For instance, you've probably rallied qualified experts to augment your IT ecosystem and supplied them with state-of-the-art threat detection and mitigation technologies that offer real-time insight into your infrastructure security. You may have also enrolled your staff in regular awareness training programs, most of whom are excelling in simulated phishing tests.
You may also have a step-by-step response plan ready to minimize the implications of security incidents. And so you relax, confident that you've covered every base to fend off threat actors and secure your organization against security incidents. But is this really the case? Maybe not!
The truth is organizations remain vulnerable provided they don't address third-party risk. Entities nowadays don't function as lone islands but interconnect with experts and suppliers to improve their services or products. While this approach may offer abundant benefits, it also comes with risks. If just one vendor vacillates information security, every company within the digital supply chain will face cybersecurity risks.
Therefore, it's essential to understand the available third-party cybersecurity gaps before choosing the best approach to managing third-party risk.
Partnering with vendors means a potentially expanded attack surface. This is a significant issue, considering a data breach can cost a business about $3.86 million, with notable breaches where over 50 million records were stolen going as far as $392 million.
Numerous vulnerabilities come with vendor relationships, but these are the leading ones:
The use of unpatched technology is among the leading third-party cyber gaps. These products aren't usually updated, and these used versions come with numerous known exploits and vulnerabilities.
If you've managed production technology patching, you understand that organizations are affected mainly by outdated resources with known cybersecurity vulnerabilities. On the other hand, the updated versions come with critical enhancements and fixes to the data privacy and security loopholes.
The highly-publicized Solarwinds attack can be attributed to software updates. Criminals introduced a hacked code in the updates, and the company's security program couldn't detect it until later on when the damage had occurred.
Companies with offices or establishments in Europe, operate in the region by providing services or goods to residents of the European Union or observe the behavior of consumers in the EU must comply with the numerous GDPR rules. What's more, they must ensure that their third parties do so as well.
Enterprises that don't abide, or those whose third parties don't pay attention, risk severe penalties. This includes a harsh fine of €20 million or 4 percent of their global annual revenue.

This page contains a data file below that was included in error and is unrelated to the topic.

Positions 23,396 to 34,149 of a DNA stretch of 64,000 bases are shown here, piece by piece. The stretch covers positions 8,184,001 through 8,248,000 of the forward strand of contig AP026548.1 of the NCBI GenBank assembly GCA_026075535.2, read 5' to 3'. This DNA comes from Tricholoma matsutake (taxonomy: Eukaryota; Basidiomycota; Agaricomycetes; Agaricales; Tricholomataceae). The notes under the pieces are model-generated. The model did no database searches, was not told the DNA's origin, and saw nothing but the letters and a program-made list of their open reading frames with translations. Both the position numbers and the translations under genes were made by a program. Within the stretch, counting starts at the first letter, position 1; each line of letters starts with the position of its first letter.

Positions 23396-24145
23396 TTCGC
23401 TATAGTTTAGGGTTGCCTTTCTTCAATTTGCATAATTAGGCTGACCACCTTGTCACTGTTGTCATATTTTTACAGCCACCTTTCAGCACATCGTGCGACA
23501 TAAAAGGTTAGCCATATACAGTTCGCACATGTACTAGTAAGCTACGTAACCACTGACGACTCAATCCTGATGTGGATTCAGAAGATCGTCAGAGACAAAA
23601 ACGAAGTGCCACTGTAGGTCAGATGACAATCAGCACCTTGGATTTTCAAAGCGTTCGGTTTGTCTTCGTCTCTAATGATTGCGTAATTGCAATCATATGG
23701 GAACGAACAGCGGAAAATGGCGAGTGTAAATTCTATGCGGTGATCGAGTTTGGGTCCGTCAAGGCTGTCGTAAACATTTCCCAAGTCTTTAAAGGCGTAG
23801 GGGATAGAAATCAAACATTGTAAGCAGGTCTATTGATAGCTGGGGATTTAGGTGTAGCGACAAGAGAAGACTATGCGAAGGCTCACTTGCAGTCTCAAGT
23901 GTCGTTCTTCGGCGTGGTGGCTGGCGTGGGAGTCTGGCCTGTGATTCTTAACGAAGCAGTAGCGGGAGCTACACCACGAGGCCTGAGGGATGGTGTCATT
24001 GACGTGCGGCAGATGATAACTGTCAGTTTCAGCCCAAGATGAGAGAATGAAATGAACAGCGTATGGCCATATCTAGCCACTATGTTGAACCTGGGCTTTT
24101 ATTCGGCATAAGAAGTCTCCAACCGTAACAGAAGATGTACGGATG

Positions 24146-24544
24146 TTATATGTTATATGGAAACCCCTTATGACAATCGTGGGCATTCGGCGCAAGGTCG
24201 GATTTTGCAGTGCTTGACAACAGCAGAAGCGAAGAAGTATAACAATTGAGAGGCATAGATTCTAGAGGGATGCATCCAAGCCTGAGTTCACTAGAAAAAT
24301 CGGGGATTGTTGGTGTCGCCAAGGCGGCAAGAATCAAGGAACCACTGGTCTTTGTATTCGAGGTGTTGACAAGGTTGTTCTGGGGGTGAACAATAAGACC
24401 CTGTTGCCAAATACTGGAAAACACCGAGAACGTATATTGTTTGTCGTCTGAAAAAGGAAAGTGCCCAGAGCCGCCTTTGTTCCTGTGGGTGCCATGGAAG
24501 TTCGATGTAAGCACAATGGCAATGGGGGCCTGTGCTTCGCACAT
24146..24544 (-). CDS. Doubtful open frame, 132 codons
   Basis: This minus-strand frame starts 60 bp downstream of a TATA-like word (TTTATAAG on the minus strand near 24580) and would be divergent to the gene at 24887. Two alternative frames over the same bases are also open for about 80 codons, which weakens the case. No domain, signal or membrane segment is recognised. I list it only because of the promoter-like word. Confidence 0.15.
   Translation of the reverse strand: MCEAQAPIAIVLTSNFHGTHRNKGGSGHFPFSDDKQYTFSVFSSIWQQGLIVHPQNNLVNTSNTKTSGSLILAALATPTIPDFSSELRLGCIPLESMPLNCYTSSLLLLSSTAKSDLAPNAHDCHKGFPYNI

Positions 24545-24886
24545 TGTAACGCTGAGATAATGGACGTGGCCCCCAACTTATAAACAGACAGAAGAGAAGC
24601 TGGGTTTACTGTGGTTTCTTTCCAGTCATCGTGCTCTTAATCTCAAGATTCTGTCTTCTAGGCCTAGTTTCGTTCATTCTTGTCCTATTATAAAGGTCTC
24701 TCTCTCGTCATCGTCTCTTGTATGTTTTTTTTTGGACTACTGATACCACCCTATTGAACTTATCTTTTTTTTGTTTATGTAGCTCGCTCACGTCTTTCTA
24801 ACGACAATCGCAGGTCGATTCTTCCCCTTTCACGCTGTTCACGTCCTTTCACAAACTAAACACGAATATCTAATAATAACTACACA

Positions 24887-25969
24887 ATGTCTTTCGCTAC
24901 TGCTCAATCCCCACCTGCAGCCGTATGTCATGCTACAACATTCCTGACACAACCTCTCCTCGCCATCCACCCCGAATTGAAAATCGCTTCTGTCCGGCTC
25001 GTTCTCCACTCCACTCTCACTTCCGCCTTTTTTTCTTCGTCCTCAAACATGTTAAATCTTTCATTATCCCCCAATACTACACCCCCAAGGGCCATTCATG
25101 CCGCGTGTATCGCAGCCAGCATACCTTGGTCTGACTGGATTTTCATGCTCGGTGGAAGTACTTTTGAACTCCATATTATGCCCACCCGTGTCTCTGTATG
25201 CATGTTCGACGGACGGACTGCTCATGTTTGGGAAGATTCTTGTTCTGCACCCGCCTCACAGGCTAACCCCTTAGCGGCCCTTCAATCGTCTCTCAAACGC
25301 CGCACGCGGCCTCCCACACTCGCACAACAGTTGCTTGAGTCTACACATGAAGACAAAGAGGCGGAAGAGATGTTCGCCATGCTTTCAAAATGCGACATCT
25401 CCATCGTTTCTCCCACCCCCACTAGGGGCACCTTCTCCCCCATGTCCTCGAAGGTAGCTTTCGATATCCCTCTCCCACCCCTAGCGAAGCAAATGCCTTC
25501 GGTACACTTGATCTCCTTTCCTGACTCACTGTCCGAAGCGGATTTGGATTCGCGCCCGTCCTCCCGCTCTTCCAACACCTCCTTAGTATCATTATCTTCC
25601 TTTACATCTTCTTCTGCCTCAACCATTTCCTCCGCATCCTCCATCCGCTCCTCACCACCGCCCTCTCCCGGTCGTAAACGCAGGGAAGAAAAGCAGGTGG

Your third-party security assessment strategy must entail reviewing your vendors' GDPR compliance for the above reasons.
Open ports are UDP or TCP port numbers configured to accept packets. But a closed port ignores all packets or rejects connections.
Ports are integral in your internet connection model as they enable communication exchange. Services that use the internet (like web pages, file transfer services, and web browsers) receive and transmit information via specific ports.
Developers use these file transfer protocols to share data between hosts and run encrypted tunnels across devices. If a service operates on a particular port, running other services on it becomes impossible.
Open ports become a cybersecurity gap when security vulnerabilities allow attackers to exploit legitimate services or introduce malicious services using social engineering or malware. Criminals can gain unauthorized access to sensitive data (like private healthcare information) by running such services on open ports.
It's common to find companies operating while unaware of their connected vendors, which can be a significant cybersecurity problem. In a company with numerous suppliers, you'll discover extra ones that the organization wasn't aware of, which could be a significant risk to your security controls.
Obviously, it's hard to prevent cyber mishaps from affecting your company if you don't know your third parties. Companies that ignore continuous monitoring to uncover their vendor relationships cannot pinpoint any cybersecurity loopholes that can be addressed regarding third-party risk management (TPRM).
Hypertext Transfer Protocol, or HTTP, enables communication between systems. It's commonly used to transfer data from web servers to browsers, allowing users to view web pages. You've likely come across the secure HTTPS sign, which appears as a padlock icon in the site address bar or an encrypted site connection.